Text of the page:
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Correction to This Article
The Dec. 16 obituary of Vice Adm. Donald S. Jones said that in 1986, then-Defense Secretary Caspar W. Weinberger secretly and illegally ordered his four deputies to transfer Army missiles and antiaircraft components to the CIA. The transfers to the CIA were legal.

Vice Adm. Donald S. Jones Dies; Pilot, Top Aide

By Patricia Sullivan
Washington Post Staff Writer
Thursday, December 16, 2004; Page B06

Vice Adm. Donald S. Jones, 76, the naval helicopter pilot who in 1969 plucked Apollo 11 astronaut Neil A. Armstrong from the Pacific Ocean after he returned from the moon, and who in 1986 was one of five Pentagon officials initially involved in the Iran-contra scandal, died of cancer Dec. 13 at the Essa Flory Hospice Center in Lancaster, Pa. He previously lived in McLean.

In the late 1960s, Adm. Jones was commanding officer of a helicopter anti-submarine squadron when he was ordered to develop night and all-weather astronaut recovery procedures for the Apollo program. He was designated the helicopter recovery pilot for the first moon flights of Apollo 8 and 11.


Adm. Jones was among officers involved in the Iran-contra affair, though he was not charged.

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In 1986, he succeeded then-Maj. Gen. Colin Powell as military assistant to Defense Secretary Caspar W. Weinberger. Four times in 1986, Weinberger secretly and illegally ordered his deputies, including Adm. Jones, Powell, Richard Armitage (then assistant defense secretary for international security affairs) and Deputy Defense Secretary William H. Taft IV to transfer Army TOW antitank missiles and Hawk antiaircraft components to the Central Intelligence Agency.

The weapons were shipped by the CIA to Iran in exchange for American hostages held in Lebanon. The profits from the sale went to Nicaraguan contras. Weinberger, who was charged with four counts of false statements and perjury, was pardoned before trial by President George H.W. Bush. Adm. Jones, who was not charged, retired from the military in 1987.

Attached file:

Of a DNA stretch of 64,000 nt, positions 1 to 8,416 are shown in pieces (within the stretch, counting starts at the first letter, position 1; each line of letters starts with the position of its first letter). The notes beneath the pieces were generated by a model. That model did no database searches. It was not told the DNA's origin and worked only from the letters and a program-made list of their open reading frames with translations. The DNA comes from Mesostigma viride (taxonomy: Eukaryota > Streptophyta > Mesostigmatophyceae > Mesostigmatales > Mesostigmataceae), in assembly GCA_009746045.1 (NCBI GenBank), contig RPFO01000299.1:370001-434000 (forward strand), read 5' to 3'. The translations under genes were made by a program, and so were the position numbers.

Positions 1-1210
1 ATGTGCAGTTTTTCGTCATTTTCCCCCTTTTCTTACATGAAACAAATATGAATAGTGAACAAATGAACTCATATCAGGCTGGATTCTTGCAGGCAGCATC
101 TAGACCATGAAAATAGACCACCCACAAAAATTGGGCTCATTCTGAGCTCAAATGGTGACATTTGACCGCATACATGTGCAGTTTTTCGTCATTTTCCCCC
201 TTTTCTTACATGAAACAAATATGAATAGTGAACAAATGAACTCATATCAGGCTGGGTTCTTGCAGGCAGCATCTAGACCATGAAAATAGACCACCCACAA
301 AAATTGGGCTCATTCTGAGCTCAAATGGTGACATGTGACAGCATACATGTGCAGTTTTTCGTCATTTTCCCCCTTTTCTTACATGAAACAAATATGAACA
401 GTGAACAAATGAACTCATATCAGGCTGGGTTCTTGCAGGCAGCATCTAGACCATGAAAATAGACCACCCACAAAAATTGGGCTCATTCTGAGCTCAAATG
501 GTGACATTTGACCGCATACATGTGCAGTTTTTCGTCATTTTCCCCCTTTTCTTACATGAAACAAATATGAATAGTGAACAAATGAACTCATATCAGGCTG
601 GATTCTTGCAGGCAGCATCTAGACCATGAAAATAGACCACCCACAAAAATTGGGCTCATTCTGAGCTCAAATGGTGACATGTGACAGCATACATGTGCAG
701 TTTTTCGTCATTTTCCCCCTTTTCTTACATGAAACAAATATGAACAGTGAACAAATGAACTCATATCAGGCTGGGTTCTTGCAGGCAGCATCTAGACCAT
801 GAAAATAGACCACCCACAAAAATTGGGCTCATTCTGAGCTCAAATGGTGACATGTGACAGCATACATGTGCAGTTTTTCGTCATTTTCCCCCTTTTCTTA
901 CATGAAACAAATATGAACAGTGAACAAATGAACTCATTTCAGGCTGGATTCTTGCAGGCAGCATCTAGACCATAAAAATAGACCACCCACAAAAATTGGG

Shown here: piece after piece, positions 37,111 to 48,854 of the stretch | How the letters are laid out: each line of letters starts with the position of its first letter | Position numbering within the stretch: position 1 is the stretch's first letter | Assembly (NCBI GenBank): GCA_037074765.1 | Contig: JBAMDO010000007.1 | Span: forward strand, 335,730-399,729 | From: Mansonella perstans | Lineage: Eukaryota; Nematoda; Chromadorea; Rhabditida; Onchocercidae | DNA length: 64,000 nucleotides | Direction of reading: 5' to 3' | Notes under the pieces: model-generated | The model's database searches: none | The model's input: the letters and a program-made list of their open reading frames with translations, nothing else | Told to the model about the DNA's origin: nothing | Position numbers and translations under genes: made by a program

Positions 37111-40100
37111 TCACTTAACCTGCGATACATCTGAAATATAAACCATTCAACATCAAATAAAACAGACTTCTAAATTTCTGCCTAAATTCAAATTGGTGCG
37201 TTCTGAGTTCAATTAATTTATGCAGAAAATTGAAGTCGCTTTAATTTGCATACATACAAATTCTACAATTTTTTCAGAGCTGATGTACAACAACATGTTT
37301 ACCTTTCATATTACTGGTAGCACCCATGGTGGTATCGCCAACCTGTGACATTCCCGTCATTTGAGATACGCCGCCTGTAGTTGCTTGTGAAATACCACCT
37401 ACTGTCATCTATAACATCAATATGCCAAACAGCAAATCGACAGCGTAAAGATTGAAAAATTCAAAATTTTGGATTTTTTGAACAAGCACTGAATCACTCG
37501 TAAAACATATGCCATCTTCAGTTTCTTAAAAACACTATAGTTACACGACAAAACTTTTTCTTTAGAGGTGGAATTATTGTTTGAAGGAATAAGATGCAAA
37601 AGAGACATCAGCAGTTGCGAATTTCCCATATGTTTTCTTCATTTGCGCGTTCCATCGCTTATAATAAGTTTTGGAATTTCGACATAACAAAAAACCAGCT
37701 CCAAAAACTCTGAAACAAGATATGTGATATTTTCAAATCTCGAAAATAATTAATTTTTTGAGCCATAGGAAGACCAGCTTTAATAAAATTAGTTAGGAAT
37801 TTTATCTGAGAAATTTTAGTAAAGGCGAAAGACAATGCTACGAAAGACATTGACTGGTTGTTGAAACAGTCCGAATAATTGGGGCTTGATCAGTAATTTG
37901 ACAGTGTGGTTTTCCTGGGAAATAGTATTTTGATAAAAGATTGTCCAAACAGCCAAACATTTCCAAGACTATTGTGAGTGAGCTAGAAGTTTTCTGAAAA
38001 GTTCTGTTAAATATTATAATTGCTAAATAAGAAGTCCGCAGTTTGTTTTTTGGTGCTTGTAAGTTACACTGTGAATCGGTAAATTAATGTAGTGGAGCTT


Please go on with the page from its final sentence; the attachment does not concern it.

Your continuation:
Adm. Jones was born in Madison, Wis. He graduated from the University of Wisconsin and received a master's degree from George Washington University. He completed the Naval Postgraduate School course in National Security Affairs and courses at the Industrial College of the Armed Forces.

He became a naval aviation cadet in 1950, beginning a career-long association with helicopter and fixed-wing antisubmarine warfare. He had seven command assignments at sea, and was commander of the 3rd Fleet, based in Hawaii, from August 1983 to September 1985. He flew more than 6,000 hours in 20 aircraft types and made more than 2,000 shipboard landings. He also worked from 1973 to 1975 at the Naval Intelligence Command as head of intelligence operations and as the deputy director of naval intelligence to the chief of naval operations.

He was the only officer to have been senior military assistant for both the deputy secretary of defense and secretary of defense.

Among his military awards were two Defense Department Distinguished Service Medals, two Navy Distinguished Service Medals and the Legion of Merit.

After his retirement, he was a consultant, a corporate officer with Tracor Inc. and a trustee of the Naval Aviation Museum Foundation, the Naval Helicopter Association and the Association of Naval Aviation. He was a past vice chairman of the Retired Officers Association. He also was a member of the board of Aeroflex Corp. He had lived in Pennsylvania since 2000.

Survivors include his wife of 52 years, Marilyn Turner Jones of Lancaster, Pa.; four children, Cary Meyer and Julie Northcote, both of San Diego, Gail Litrenta of Herndon and Todd Jones of Lititz, Pa.; and 10 grandchildren.


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